Most recently, a study by Pappone et al. investigated MultiPoint pacing in 44 consecutive patients in an acute setting. Following CRT implantation, consecutive patients (n=44) were randomised to receive biventricular pacing with either conventional LV pacing (CONV) or MultiPoint pacing (see Figure 3). In each case, an optimal pacing configuration was determined based on intra-operative pressure-volume (PV) loop measurements. The primary endpoint was reduction in LV end-systolic volume (LVESV) of ≥15 %. The delay between LV1 and LV2 was 26 ± 15 ms and between LV2 and RV was 10 ± 9 ms. After 3 months, 50 % of CONV patients and 76 % of MultiPoint pacing patients were classified as responders. ESV reduction, EF increase and NYHA class reduction relative to baseline were significantly greater in the MultiPoint pacing group than in the CONV group. In terms of aetiology, non-ischaemic patients had a significant reduction in LVESV compared with ischaemic patients, but no differences were seen in other parameters. A significant increase in MultiPoint pacing group in contractility, stroke volume and EF was seen with MultiPoint pacing. In addition, the best MultiPoint pacing improved acute diastolic function, i.e., change from baseline.27 In 2015, Pappone published 12-month data from this study, showing sustained improvements; these are discussed in the final presentation.28

Proportion of Patients who Exhibited Improvement in Left Ventricular Output Tract Velocity Timed Intervals with at Least One MultiPoint Pacing Intervention Over Conventional Cardiac Resynchronisation Therapy

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Design of the MultiPoint Pacing Pressure-volume Loop Study

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Another recent study compared biventricular pacing and MultiPoint pacing in a group of 29 patients with a high QRS. The effect of MultiPoint pacing, by means of simultaneous pacing from distal and proximal dipoles, was investigated at any available site, an average of 3.2 pacing sites per patients, and a total of 92 measurements. An increase in LV electrical delay (Q-LV) at any site was seen even with MultiPoint pacing relative to biventricular pacing when taking the best and worst sites. Q-LV was measured at each location, along with the increase in LVdP/ dtmax (maximum rate of rise of LV pressure) obtained by biventricular pacing and MultiPoint pacing. The effect of MultiPoint pacing, by means of simultaneous pacing from distal and proximal dipoles, was investigated at all available sites. Compared with biventricular pacing at any LV site, MultiPoint pacing yielded a small but consistent increase in haemodynamic response. A correlation between the increase in haemodynamics and Q-LV on MultiPoint pacing was observed for all measurements, including those taken at the best and worst sites. The MultiPoint pacing-induced improvement in contractility was associated with significantly greater narrowing of the QRS complex than conventional biventricular pacing. A good correlation was observed between electrical delay and haemodynamic improvement.29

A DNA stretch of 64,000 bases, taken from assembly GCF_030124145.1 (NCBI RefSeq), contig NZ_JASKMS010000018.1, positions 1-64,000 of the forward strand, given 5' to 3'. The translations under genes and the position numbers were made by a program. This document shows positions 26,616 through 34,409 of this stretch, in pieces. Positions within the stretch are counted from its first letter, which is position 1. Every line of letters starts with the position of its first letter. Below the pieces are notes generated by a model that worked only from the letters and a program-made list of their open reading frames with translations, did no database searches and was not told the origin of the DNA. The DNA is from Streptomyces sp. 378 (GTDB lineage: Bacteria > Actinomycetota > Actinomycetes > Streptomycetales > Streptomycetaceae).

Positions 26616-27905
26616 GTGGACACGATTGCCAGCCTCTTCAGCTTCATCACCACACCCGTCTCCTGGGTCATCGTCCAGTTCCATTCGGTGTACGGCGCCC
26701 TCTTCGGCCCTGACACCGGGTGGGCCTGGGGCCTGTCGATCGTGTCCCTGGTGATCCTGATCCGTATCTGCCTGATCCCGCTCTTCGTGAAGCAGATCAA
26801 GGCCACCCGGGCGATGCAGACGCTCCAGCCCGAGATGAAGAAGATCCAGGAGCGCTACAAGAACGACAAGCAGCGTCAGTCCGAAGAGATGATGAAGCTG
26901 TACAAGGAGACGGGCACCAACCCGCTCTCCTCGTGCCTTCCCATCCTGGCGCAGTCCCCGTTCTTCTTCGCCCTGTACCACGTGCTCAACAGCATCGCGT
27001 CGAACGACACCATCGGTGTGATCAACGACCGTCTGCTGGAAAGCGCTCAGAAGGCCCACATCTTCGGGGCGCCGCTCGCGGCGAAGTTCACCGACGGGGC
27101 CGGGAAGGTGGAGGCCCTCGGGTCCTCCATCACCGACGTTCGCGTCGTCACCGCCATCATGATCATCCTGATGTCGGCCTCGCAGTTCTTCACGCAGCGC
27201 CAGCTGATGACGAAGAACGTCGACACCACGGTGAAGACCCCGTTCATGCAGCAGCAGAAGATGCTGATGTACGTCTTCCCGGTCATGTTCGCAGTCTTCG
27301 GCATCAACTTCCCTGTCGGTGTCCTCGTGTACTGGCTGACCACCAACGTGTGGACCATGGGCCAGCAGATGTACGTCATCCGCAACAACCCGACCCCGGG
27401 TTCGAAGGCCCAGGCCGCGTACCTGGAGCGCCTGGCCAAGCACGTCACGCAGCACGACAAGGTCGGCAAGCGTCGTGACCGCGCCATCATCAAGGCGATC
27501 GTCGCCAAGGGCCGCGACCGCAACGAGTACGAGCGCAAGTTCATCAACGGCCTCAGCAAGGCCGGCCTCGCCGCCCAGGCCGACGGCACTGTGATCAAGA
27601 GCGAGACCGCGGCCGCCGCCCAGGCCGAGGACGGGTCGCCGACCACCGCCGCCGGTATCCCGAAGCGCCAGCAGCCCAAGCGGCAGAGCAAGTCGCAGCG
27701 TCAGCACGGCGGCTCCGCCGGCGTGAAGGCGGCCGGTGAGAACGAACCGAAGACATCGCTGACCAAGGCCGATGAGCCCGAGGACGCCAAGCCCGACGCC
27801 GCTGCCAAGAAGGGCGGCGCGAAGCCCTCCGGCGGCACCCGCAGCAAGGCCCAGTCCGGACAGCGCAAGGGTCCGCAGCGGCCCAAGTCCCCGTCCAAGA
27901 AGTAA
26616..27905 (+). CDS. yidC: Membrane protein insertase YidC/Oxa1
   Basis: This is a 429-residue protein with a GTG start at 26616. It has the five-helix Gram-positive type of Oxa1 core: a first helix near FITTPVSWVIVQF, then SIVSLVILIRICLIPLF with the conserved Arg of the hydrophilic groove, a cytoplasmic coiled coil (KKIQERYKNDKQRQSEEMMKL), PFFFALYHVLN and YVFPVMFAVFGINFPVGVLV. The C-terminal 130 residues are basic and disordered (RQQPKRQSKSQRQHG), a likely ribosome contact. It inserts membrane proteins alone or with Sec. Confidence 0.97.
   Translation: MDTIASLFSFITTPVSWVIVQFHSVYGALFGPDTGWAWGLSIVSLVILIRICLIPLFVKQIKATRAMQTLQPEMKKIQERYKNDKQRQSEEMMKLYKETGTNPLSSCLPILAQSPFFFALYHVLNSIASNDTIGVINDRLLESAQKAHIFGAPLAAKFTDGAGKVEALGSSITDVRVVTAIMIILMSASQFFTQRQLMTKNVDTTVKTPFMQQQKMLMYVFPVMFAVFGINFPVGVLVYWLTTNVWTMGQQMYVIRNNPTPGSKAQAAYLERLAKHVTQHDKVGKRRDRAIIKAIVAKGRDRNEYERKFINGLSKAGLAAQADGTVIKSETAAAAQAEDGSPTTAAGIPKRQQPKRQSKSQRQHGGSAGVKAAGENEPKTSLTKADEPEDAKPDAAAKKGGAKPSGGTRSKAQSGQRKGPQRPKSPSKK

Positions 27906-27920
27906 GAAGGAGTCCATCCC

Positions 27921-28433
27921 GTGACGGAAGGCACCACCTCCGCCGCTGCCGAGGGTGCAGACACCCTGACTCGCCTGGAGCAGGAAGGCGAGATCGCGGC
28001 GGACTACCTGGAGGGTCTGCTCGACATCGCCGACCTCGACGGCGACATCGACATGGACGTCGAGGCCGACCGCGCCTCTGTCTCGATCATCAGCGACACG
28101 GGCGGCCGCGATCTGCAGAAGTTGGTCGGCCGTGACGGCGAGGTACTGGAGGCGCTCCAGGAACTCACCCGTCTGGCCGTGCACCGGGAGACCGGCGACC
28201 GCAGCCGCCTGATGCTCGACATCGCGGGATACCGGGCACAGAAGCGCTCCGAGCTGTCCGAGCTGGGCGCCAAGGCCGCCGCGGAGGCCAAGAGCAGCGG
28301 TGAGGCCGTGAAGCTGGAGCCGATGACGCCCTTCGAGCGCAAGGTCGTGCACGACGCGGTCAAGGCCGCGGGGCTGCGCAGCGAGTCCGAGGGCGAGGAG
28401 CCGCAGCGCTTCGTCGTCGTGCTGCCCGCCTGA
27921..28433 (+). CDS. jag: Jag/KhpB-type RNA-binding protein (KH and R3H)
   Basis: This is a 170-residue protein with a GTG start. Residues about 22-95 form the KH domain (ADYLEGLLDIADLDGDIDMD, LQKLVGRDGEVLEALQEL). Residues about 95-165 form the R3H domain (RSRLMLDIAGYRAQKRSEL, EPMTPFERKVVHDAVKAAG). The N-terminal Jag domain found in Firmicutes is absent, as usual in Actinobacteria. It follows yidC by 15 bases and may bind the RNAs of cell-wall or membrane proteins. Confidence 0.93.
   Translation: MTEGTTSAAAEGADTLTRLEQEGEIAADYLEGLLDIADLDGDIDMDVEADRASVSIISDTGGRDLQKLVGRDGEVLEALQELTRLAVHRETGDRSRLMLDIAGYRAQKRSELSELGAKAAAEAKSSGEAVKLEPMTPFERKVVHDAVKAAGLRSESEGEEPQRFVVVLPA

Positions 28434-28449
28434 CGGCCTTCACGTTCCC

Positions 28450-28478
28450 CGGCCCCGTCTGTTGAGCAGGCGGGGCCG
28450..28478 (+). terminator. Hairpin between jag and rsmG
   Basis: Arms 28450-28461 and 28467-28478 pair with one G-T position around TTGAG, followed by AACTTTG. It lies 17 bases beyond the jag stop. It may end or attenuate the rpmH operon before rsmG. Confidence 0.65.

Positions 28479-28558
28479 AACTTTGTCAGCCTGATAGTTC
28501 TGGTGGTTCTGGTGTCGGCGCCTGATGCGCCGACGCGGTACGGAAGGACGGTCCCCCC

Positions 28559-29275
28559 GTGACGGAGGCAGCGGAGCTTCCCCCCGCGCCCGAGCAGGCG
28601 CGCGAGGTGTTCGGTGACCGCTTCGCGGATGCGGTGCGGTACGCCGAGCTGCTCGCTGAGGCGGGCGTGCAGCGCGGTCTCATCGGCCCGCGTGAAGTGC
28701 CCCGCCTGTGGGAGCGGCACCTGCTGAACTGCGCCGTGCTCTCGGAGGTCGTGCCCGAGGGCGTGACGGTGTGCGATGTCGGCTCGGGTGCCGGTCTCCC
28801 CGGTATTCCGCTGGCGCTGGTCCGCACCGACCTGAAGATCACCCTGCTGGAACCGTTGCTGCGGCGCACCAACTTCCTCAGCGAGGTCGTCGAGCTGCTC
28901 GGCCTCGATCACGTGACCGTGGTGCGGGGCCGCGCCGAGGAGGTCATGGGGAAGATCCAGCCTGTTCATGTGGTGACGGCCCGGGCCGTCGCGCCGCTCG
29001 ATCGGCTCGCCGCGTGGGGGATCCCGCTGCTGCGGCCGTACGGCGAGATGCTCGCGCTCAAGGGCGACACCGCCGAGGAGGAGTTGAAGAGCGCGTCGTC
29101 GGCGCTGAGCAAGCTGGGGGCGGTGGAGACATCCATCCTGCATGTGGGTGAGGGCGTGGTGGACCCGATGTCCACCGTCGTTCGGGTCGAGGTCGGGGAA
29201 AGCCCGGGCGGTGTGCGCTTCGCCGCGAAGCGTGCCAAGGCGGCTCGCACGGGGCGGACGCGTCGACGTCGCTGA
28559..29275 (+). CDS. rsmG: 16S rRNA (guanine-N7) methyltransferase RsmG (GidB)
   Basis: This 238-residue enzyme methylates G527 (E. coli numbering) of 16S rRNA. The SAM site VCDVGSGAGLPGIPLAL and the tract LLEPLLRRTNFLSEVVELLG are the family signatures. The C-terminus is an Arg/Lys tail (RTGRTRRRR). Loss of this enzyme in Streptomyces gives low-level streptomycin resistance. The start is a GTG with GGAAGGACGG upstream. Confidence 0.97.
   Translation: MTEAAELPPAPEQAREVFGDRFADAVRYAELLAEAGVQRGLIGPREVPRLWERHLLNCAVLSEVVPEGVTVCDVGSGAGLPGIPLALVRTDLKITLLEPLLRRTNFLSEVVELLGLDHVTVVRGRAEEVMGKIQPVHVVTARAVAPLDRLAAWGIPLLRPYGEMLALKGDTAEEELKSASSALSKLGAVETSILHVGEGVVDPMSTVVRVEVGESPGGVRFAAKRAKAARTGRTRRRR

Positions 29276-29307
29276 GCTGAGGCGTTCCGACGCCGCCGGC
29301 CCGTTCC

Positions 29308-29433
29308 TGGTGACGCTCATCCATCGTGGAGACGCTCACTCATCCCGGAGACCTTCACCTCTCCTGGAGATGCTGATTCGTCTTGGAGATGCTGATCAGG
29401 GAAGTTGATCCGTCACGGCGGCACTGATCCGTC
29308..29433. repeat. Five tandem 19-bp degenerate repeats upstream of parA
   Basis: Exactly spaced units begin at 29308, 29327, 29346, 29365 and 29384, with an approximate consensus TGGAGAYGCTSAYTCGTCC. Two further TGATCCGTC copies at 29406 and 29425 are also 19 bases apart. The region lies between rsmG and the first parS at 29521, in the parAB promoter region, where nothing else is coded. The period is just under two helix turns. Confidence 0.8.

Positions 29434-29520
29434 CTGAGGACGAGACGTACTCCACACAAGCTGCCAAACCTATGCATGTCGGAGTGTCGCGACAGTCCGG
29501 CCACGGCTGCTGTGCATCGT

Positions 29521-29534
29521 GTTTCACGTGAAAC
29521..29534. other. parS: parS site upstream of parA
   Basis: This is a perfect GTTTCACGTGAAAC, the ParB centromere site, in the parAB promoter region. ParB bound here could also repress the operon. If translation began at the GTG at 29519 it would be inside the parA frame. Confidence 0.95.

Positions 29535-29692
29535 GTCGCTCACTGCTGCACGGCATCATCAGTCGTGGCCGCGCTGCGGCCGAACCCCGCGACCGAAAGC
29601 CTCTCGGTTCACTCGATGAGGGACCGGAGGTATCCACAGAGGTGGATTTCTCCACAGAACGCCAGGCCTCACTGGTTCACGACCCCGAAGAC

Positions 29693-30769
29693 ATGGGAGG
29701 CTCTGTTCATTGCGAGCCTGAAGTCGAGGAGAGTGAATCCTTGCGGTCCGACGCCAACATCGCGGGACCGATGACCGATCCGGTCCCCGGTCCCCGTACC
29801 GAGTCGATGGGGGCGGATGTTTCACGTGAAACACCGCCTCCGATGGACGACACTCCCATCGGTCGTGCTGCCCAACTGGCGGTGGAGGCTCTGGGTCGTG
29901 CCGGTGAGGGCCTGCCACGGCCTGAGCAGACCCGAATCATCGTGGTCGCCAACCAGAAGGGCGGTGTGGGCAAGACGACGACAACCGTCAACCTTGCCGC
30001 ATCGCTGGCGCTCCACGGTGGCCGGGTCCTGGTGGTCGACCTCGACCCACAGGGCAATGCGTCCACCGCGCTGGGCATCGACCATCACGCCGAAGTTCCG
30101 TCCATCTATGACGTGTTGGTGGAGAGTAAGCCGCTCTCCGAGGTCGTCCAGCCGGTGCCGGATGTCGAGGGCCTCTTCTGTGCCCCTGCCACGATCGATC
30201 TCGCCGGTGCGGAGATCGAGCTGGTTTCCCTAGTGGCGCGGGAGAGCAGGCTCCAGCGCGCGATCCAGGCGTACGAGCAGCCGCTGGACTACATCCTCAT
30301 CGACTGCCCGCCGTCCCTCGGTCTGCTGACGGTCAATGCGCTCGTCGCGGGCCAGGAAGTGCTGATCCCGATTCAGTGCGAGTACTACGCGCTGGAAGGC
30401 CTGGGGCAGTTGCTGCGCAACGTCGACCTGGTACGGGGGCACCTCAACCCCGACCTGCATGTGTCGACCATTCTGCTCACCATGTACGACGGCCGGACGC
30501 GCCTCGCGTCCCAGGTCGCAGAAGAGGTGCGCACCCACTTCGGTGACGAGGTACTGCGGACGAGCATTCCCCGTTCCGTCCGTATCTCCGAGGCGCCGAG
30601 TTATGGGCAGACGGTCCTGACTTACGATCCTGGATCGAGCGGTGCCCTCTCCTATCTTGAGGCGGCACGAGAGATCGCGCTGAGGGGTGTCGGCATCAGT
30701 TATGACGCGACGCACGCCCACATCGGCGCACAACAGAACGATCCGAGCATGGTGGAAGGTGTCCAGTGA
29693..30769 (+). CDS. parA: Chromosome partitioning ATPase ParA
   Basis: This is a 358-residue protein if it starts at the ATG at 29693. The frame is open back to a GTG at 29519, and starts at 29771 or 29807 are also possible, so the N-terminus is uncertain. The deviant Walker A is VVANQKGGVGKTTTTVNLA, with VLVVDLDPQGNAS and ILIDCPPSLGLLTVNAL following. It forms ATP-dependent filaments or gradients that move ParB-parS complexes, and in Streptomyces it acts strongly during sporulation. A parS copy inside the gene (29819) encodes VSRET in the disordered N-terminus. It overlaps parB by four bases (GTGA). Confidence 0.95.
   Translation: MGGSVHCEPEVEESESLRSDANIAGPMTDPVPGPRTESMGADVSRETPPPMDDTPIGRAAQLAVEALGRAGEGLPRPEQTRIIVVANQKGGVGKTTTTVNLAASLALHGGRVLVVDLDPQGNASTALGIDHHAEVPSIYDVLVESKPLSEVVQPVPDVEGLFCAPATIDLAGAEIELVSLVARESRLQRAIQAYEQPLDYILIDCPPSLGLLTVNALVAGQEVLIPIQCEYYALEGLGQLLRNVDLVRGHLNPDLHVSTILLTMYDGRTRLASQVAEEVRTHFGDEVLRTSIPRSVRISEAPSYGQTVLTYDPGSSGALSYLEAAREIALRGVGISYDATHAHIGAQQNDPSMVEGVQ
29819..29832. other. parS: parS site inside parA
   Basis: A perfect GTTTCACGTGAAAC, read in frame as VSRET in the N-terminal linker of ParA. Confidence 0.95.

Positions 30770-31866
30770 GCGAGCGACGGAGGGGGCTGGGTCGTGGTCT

In an ongoing study (n=19), Kloppe et al. measured the acute effect of conventional pacing (SSP) and MultiPoint pacing on dP/dt(max) compared with baseline. A significant increase was observed with MultiPoint pacing relative to SSP but wide inter-patient response to the two interventions was observed. At the recent Heart Rhythm Society meeting, preliminary data were presented from a multicentre prospective study (n=313) that received MultiPoint pacing or biventricular pacing. In the MultiPoint pacing group, EF increased significantly compared with biventricular (42±8 % versus 35 ± 10 %; p<0.001).30

In conclusion, a growing body of clinical data have demonstrated that CRT with MultiPoint pacing can significantly improve acute cardiac contractility and haemodynamic parameters compared with conventional pacing. MultiPoint pacing can further augment the well-described systolic benefits of CRT, likely by better synchronising LV contraction and/or recruiting additional LV myocardial tissue. The MultiPoint pacing-induced improvement in contractility was associated with significantly greater narrowing of the QRS complex than conventional biventricular pacing, However, much remains poorly understood, including the optimal timing of LV1 to LV2 to RV.